Portugal Country Guide

Everything you need to know about moving to Portugal

Expats Guide to Schools in Portugal

Young expat families have options when it comes to schooling in Portugal

For families with children moving abroad, one of the most significant considerations is where to go to school. Luckily, Portugal boasts a range of high quality schooling options.

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Overview of Schooling in Portugal

Portugal offers a diverse and comprehensive educational system. The country has compulsory basic education from ages six to eighteen, including primary and secondary school. The Portuguese system starts with basic education, which follows a universal curriculum. Secondary Education follows, which is like high school (grades 10 to 12) in North America. At this point students are encouraged to choose classes according to their preferences, which may also dictate their university course of study. The schooling options in Portugal include: public, private, international/bilingual, and home-schooling. 

Public Schools in Portugal

Public schools in Portugal offer primary and secondary education to Portuguese citizens and residents for free. The public school system in Portugal includes a nine-year compulsory basic education cycle, which includes six years of primary education followed by three years of secondary education.


The curriculum emphasizes core subjects, including language, mathematics, science, and humanities. Portuguese public schools often follow centralized and standardized approach, with a national curriculum dictating the learning objectives and content. While the quality of public schools varies, some are highly respected and considered superior to private schools.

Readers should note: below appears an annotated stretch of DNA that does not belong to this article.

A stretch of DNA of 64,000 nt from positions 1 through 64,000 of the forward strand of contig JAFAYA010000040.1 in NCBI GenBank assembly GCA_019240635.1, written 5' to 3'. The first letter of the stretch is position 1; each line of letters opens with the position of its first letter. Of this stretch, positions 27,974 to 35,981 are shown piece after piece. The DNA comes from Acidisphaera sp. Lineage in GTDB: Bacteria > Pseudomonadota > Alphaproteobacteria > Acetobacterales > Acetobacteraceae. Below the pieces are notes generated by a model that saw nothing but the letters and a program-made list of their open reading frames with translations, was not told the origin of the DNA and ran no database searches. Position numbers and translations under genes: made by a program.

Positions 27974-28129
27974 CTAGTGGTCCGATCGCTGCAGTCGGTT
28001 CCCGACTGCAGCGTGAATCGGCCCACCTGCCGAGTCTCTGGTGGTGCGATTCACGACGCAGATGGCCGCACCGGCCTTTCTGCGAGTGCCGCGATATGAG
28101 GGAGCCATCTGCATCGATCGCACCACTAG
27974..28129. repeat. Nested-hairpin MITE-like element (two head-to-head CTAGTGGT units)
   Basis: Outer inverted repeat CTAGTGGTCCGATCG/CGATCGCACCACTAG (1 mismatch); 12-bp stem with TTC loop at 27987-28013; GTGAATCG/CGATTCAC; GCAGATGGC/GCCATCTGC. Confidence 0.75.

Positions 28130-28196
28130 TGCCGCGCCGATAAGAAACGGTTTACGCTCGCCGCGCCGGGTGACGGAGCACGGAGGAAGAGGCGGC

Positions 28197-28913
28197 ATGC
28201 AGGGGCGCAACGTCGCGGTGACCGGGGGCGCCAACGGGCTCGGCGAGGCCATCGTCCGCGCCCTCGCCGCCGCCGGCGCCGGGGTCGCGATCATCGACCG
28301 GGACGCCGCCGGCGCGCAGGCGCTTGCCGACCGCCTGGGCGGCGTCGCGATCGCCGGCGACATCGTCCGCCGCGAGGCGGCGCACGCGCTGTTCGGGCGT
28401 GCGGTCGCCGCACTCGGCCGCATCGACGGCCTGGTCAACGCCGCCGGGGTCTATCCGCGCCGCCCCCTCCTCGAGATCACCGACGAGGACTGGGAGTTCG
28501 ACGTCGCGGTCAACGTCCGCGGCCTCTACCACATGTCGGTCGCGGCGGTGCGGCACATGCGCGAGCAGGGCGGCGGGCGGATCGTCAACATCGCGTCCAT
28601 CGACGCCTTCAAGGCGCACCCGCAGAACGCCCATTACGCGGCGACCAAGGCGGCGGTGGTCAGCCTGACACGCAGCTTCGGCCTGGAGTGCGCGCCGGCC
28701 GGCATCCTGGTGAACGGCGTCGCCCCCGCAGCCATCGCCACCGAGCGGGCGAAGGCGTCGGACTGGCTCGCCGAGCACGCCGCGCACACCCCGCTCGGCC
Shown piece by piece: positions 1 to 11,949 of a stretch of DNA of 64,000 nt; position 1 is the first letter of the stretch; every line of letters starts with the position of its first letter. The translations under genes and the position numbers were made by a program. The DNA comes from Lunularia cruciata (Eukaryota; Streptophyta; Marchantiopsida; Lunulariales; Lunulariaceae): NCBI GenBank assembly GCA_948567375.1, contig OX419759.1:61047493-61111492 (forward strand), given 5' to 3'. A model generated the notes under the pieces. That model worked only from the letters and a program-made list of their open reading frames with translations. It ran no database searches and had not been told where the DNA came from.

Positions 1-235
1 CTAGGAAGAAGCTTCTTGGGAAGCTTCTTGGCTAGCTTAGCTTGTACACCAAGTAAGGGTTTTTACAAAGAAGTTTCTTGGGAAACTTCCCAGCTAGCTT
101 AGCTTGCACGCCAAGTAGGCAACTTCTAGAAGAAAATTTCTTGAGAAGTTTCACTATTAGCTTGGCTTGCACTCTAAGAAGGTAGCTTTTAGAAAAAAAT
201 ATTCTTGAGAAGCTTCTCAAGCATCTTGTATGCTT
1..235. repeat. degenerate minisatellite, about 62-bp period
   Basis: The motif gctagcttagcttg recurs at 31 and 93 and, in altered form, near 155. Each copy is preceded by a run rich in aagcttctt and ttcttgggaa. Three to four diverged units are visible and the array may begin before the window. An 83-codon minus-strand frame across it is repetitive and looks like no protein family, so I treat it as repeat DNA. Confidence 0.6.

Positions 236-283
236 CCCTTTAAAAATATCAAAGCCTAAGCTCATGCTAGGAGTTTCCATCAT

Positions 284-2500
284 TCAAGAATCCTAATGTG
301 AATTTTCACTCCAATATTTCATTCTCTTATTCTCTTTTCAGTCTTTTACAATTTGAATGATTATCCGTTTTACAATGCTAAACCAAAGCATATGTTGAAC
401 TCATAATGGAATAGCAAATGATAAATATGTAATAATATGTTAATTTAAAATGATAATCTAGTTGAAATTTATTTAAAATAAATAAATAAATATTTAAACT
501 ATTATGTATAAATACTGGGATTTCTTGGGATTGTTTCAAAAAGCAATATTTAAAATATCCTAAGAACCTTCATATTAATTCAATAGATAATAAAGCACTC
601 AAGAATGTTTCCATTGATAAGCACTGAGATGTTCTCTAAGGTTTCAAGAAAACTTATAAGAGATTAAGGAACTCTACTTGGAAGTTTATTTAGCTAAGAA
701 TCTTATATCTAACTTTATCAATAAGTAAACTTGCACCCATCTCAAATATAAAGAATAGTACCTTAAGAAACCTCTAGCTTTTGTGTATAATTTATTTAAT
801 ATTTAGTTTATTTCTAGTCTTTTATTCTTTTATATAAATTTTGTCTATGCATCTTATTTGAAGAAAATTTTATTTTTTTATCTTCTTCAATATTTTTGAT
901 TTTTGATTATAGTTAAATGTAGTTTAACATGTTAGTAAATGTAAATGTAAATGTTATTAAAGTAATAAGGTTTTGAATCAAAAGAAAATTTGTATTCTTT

All public education is in Portuguese, but English is a mandatory part of the curriculum. Public schools may provide intensive Portuguese classes to foreign students to help them catch up.

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Private Schools in Portugal

In Portugal, expats have a wide network of private schools choose from. These private institutions often boast smaller class sizes, a range of extracurricular activities, and better facilities when compared to public schools. It’s important to note, however, that while private schools often offer enhanced amenities, this does not mean academic results are necessarily better. Many Portuguese private schools are Catholic.


Note: StartAbroad maintains an active database of private schools and international schools in Portugal. Reach out to [email protected] for more information.

International Schools in Portugal

For expat families looking for a schooling option that offers a seamless transition between Portugal and their home country, international schools are an excellent choice. These schools follow international curricula, such as the International Baccalaureate (IB) program, and often offer instruction in English.

This setup allows students to maintain proficiency in their native language while becoming fluent in Portuguese. Bilingual and international schools often have smaller class sizes, providing personalized attention to students.


Note: StartAbroad maintains an active database of international schools across Portugal. Reach out to [email protected] for more information.

Homeschooling in Portugal

Homeschooling, or ensino doméstico, is legal in Portugal, but it is subject to fairly stringent regulations and requirements.


Here are some things to keep in mind if you’re interested in homeschooling.


  1. Notification to the Ministry of Education: Homeschooling parents must submit a formal request to the Ministry of Education.
  2. Approval and Monitoring: The Ministry of Education evaluates homeschooling requests on a case-by-case basis. If approved, families are subject to periodic assessments to ensure that the education provided is in accordance with the national curriculum.

  3. Curriculum: Homeschooling families are required to develop and follow a curriculum that is consistent with the educational objectives defined by the Portuguese government. This includes subjects such as Portuguese language, mathematics, science, and social studies.

  4. Assessment: Periodic assessments may be conducted to evaluate the academic progress of homeschooled children. These assessments help ensure that students are meeting educational standards.

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